Stats that must improve: Run defense

March, 24, 2014
Mar 24
5:00
PM ET
Football will be back in Eugene, Ore., soon enough, but it’s good to reflect on 2013 and see what can be learned from last season and taken into next. Leading up to spring football, we’re going to be breaking down some stats that need to improve next season.

Stat that must improve: Oregon against the run.

[+] EnlargeDon Pellum
Steve Dykes/Getty ImagesNew Oregon defensive coordinator Don Pellum will try to shore up Oregon's rushing defense.
Backing that up: The Ducks were not good against the run last season. They allowed 165.5 rushing yards per game (66th nationally) and 3.8 yards per rush (37th nationally). Stanford led the Pac-12, allowing just 89.4 rushing yards per game (and 2.9 yards per rush).

Oregon's numbers aren’t great. Top 100 or top 50 isn’t the echelon the Ducks are shooting for when the goal is a national championship. But Oregon only allowed 32 touchdowns all season, which puts the Ducks among the top 15 scoring defenses nationally. Of those 32 touchdowns, 14 were passing touchdowns, 17 were rushing touchdowns and one came on a fumble return.

So that statistics say that the the Ducks' rushing defense appears to be a bend-but-don’t-break group. When a team can give up more than 150 rushing yards per game but on average only about one rushing touchdown, that’s pretty good. But again, the Ducks aren’t looking to be “pretty good.”

In Don Pellum’s perfect world, the Ducks wouldn’t give up a single rushing touchdown. So which statistics would Oregon need to improve to get closer to that level?

For starters, the Ducks' third-down rushing defense was terrible. There were only three teams in the country that were worse against the run on third down: Memphis, Purdue and New Mexico, teams that combined for seven wins in 2013. Against Oregon, opponents converted on 65.5 percent of rushing attempts on third downs. The national average was 49.3 percent. On fourth down, opponents converted 66.7 percent (though that's an improvement nationally, to 73rd).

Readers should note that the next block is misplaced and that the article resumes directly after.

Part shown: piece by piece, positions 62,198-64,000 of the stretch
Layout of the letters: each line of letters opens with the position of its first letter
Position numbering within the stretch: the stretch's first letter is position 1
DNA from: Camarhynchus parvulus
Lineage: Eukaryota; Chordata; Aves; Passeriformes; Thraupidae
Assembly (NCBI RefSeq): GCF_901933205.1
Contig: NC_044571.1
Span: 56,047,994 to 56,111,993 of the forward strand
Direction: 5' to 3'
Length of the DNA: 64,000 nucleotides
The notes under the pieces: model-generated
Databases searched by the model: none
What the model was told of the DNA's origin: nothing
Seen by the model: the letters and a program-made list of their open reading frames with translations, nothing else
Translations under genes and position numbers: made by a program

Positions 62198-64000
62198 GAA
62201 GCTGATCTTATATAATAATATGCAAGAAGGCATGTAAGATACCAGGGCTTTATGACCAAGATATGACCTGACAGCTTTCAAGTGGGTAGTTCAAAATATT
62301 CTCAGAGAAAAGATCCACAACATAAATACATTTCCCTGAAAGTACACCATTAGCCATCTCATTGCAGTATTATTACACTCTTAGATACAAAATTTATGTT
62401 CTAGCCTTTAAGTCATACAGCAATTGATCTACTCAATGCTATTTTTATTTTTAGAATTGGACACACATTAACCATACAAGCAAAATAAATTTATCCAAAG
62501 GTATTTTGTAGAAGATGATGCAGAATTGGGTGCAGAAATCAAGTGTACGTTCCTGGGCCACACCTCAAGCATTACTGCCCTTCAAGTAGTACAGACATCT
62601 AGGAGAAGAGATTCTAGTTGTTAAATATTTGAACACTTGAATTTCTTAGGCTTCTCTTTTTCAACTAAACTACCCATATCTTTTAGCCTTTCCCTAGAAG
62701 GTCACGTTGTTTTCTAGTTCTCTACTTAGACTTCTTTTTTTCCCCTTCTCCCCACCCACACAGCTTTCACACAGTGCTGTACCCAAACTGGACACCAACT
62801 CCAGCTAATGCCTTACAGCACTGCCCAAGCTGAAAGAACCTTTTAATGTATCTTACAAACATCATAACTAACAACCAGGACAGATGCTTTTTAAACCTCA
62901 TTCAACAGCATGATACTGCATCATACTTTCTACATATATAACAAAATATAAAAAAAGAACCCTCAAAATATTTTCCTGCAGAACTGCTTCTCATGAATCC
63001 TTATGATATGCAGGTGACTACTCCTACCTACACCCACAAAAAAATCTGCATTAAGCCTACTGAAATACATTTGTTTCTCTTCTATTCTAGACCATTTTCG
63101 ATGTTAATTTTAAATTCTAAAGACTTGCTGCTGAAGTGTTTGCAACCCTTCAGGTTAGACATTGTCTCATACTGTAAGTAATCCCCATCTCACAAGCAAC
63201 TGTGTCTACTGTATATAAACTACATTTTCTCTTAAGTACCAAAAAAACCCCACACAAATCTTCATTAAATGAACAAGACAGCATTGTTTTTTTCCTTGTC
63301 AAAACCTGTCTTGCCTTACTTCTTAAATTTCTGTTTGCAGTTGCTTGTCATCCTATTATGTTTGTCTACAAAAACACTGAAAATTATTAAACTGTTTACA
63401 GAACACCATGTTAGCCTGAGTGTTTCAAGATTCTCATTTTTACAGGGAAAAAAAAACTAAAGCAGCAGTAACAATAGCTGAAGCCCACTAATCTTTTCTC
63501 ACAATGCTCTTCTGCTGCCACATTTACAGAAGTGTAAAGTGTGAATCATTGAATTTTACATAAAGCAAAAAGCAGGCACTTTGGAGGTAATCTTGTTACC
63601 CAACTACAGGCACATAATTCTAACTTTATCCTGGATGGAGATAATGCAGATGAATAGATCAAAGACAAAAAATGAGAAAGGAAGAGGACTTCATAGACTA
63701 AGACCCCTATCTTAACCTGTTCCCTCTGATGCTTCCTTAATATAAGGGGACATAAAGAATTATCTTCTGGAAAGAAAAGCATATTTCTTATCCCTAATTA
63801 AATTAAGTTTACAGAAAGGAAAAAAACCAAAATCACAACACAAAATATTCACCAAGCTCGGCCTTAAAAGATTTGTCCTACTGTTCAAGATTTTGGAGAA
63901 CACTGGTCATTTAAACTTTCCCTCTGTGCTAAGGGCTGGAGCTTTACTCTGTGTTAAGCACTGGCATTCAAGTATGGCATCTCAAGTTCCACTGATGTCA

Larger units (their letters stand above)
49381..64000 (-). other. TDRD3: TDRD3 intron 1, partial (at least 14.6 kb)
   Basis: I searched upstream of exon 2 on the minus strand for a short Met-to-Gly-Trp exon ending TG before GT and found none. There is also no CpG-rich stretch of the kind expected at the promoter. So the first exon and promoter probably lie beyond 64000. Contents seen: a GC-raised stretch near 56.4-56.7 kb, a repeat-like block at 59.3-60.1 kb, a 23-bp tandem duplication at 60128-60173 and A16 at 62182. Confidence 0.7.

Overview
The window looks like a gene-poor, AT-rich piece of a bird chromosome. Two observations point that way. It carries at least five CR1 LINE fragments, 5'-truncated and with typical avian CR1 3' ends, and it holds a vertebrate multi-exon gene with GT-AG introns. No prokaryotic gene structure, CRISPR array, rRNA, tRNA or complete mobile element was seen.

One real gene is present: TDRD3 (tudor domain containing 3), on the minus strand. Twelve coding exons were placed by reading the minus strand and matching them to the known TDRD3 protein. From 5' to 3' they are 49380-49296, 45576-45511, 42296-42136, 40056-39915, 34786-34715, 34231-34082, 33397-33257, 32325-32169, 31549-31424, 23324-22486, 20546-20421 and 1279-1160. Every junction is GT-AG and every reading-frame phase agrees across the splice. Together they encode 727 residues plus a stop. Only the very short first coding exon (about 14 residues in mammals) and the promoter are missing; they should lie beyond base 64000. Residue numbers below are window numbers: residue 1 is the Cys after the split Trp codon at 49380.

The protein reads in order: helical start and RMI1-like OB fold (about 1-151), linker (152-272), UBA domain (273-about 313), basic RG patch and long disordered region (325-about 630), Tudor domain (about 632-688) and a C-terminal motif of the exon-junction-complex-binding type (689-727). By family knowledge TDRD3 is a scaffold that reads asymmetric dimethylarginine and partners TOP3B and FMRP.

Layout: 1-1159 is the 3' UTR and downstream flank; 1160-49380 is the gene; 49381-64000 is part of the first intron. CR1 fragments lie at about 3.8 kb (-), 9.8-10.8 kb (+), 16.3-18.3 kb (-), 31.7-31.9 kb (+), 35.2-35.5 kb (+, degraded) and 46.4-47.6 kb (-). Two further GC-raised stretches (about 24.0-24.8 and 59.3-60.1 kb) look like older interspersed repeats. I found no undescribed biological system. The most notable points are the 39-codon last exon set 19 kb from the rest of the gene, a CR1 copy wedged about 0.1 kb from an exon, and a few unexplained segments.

Opponents ran 563 rushing plays against the Ducks last season (43 times per game) as opposed to 480 passing plays. Of the 563 run plays, the Ducks only stopped 100 (17.8 percent) before or at the line of scrimmage. That efficiency rate puts the Oregon rushing defense, again, as one of the worst in the nation. Only seven programs accounted for a lower percentage, and again, they’re programs that are even close to Oregon's level: Middle Tennessee, Purdue, Eastern Michigan, Air Force, Navy, New Mexico and New Mexico State.

So if the run defense only accounted for rushes of zero or negative yardage on 100 of the 563 rushing plays, what about the other 463? Of the 563 plays, 190 gained at least five yards (33.7 percent). And of those 190 plays, 51 gained at least 10 yards. That means that 273 of the rushing plays that teams ran against Oregon gained between zero and five yards.

Overall, the Ducks defense was very good. And considering how much longer they’re on the field than most defenses, given the Oregon offense’s ability to score quickly, the total number of yards given up is impressive. However, if the defense gives up a lot of yards but few touchdowns, then that generally means they’re good in the short field, when the linebackers and secondary are more likely to be playing against the run. If a team is giving up a lot of yards, a lot of rushes between zero and five yards and struggles on third down, that’s on the defensive line. In 2014, the Oregon defensive line must step up, get into opposing teams’ backfields and stand tall on third and fourth downs.

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